The Arrow 2024 – Post #2

Welcome to the 2024 Arrow Online. So excited to share some incredible art & writing by Hackley’s middle schoolers!

This is our second post of the season. This post highlights some wonderful writing from across the middle school.

Stay tuned as over the last couple weeks of this 2023-24 school year, we will continue to share all kinds of visual arts and writing.


The Day The Cement Dried

by Oz B. ’28

          The day I have dreaded the most. One last kick of the perfectly round, black and white spotted ball. I can’t hear the whistle tweet like a bird, music to my ears, after today. Soaking grass sliding off of your achilles. Defenders sliding through on a slip and slide, just to get the ball, whether or not the victim gets injured. I have played my dream for 18 years, all on Everton Football Club. I have won fifteen Ballon D’ors, and ten champions leagues, a room decoration that kids dream of. This final is my chance to cement myself as the greatest player of all time, hoping that that cement dries out, and never gets knocked down. The birdy sings in my ear, as Liverpool starts the game off. The first half is as boring as a Student Led Conference. I head into the locker room, whose personality is a flip of the coin, dreadful like a graveyard or bursting with spirit, waiting for the second half to commence. The second half bird sings for the last time in my career, starting off not as we had hoped, the striker for Liverpool slams the ball like a wrecking ball into the top right corner, and spirits are looking low. Is my career really going to end like us, my cement will never dry out? But, my feet flow through the grass, gliding gracefully through the defenders, like a figure skater, and I calmly place the ball into the net, past the brick wall of Liverpool, slowly breaking it down. 1-1. In the 98th minute, I get past the Liverpool brick wall, turning it into a fence, like a Bull, charging through, smashing the ball for the final time into the net, as that cement finally dries out.


Get Ready for Baseball

by Jack F. ’30

Oh no my game is in 30 minutes and I need dinner. As I say in my dirt brown and dark grassy green stained formerly white pants and blue baseball jersey we can stop at mister nicks on  the way and pick up a piece of pizza. No, their Hawaiian pizza is horrible. The pineapples aren’t cooked and the ham is cubed, we are going to capri for pizza or I won’t eat. Fine, we can go there but call in ahead of time. Okay then can we go there now. We jump into our Sting Gray Jeep Grand Cherokee Covered in dry mud  top to bottom. The only clean thing was the bike rack. My dad likes to say that people from New Jersey drive like maniacs so he pulls a few jerseys and we are there in three minutes. I jump out and run towards the building but my dad reminds me not to run. I have to be patient and walk so I don’t get hit by a car. I walk slowly into the brick redpizza shop and when the bell on the door rings it scares me because it is a new thing. Then the delicious aroma of pizza hit me and I smelled it of my Hawiian pizza cooking in the oven. I smell the burning wood and the pineapples, I see the pizza man getting ready to take the pizza out, I feel the heat from the oven, I hear the clamorous chatter, I taste the air moistened by the toppings dried by the flour. Finally I get my pizza now it smells good. I take it back to the car and start eating. We finally got to the field and the pizza was so good I played the game of my life.I batted two times and got two hits and they were both doubles. A short way of saying that is 2 for 2 with 2 doubles. I also hit two runs in, R.B.I.s. After that we win and we get a big 4 foot tall trophy with the majority of the height being three three foot tall bats with black around the handle and brown everywhere else, on the top there is an pentagon with three eagles around it and a gold cup with two people playing baseball, The bottom or the base is also a pentagon. It has a spiral with a baseball at the top. And the bats come out of it, there is a plaque on the bottom that says 2021 TNTBSA CHAMPIONS ALLAN BLOCK INSURANCE which was our name I get M.V.P and ten dollars at an ice cream shop and the night of my life.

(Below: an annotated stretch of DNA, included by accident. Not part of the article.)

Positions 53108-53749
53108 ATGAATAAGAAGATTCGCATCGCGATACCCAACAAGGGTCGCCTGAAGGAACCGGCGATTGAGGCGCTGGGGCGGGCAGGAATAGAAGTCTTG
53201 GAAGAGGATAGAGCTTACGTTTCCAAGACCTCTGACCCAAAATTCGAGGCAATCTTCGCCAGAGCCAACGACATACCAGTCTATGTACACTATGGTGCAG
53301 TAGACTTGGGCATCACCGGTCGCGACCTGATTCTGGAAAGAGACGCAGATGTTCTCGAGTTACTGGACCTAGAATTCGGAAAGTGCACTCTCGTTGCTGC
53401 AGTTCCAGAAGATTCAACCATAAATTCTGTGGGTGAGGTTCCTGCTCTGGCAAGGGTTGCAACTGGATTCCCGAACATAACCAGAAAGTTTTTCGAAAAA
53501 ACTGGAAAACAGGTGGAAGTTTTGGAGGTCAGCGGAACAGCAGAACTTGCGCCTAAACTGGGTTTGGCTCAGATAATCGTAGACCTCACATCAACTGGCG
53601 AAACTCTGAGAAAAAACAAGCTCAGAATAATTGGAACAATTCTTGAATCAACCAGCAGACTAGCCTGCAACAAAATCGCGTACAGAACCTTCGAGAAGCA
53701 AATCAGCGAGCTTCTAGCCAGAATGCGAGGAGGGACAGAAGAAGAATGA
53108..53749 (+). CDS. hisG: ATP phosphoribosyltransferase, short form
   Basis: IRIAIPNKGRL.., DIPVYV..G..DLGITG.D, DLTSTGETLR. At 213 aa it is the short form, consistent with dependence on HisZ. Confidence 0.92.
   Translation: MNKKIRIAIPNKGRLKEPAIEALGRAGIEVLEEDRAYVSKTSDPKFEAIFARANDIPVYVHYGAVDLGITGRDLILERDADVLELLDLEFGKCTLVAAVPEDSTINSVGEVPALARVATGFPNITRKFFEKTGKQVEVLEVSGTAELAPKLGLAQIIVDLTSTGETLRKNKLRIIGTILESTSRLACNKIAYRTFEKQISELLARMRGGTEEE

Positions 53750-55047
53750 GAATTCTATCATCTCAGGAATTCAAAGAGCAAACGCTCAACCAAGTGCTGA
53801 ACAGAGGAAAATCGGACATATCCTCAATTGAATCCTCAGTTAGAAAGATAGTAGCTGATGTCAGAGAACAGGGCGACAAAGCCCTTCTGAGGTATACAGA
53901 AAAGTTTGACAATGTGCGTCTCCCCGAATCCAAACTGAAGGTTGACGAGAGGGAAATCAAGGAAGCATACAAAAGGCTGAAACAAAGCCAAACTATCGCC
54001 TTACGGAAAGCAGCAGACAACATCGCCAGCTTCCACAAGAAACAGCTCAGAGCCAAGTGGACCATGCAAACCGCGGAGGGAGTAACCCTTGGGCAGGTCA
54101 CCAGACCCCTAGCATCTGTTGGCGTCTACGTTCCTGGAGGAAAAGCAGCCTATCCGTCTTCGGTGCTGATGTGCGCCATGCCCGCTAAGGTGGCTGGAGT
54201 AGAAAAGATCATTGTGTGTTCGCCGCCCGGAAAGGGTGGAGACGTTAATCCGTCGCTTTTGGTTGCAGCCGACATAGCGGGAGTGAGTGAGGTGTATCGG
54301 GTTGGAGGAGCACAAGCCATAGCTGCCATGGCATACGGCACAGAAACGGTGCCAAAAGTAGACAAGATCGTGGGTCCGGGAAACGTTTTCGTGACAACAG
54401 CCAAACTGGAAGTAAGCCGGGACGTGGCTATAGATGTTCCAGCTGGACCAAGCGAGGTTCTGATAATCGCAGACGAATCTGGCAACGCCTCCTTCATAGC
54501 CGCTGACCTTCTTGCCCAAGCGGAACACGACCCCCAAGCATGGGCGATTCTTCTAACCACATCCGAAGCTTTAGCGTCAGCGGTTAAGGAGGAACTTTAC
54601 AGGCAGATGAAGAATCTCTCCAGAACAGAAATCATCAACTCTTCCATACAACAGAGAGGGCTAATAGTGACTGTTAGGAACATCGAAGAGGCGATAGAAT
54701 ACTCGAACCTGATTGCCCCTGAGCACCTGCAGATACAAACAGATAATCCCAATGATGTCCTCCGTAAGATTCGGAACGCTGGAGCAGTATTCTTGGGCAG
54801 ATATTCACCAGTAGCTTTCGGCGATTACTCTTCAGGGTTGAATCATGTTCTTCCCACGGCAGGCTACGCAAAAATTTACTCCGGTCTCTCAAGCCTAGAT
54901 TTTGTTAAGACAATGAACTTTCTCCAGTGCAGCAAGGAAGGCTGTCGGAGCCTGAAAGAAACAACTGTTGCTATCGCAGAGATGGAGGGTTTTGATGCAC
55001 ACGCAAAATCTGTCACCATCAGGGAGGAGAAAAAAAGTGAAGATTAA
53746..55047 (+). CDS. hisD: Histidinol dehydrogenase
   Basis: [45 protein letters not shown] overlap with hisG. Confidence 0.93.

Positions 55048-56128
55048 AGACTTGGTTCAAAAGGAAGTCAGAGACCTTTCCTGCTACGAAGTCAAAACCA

My First Day of School

by Shaleen S. ’30

  I opened the car door, walked underneath an arch, and opened the door to my new school – and the next seven years of my life.

Poison Candy

by Shaleen S. ’30

            A girl dressed as a black cat was walking among the ghosts and goblins. One asked, “Want some candy?” But they were not candy givers.

Too Much Candy

by Shaleen S. ’30

       I bought candy for trick or treaters. Skittles, Twix, and Tootsie Rolls. But on Halloween night there was none left, and my stomach really hurt!


Good Old Fish and Chips

by Ryan L. ’30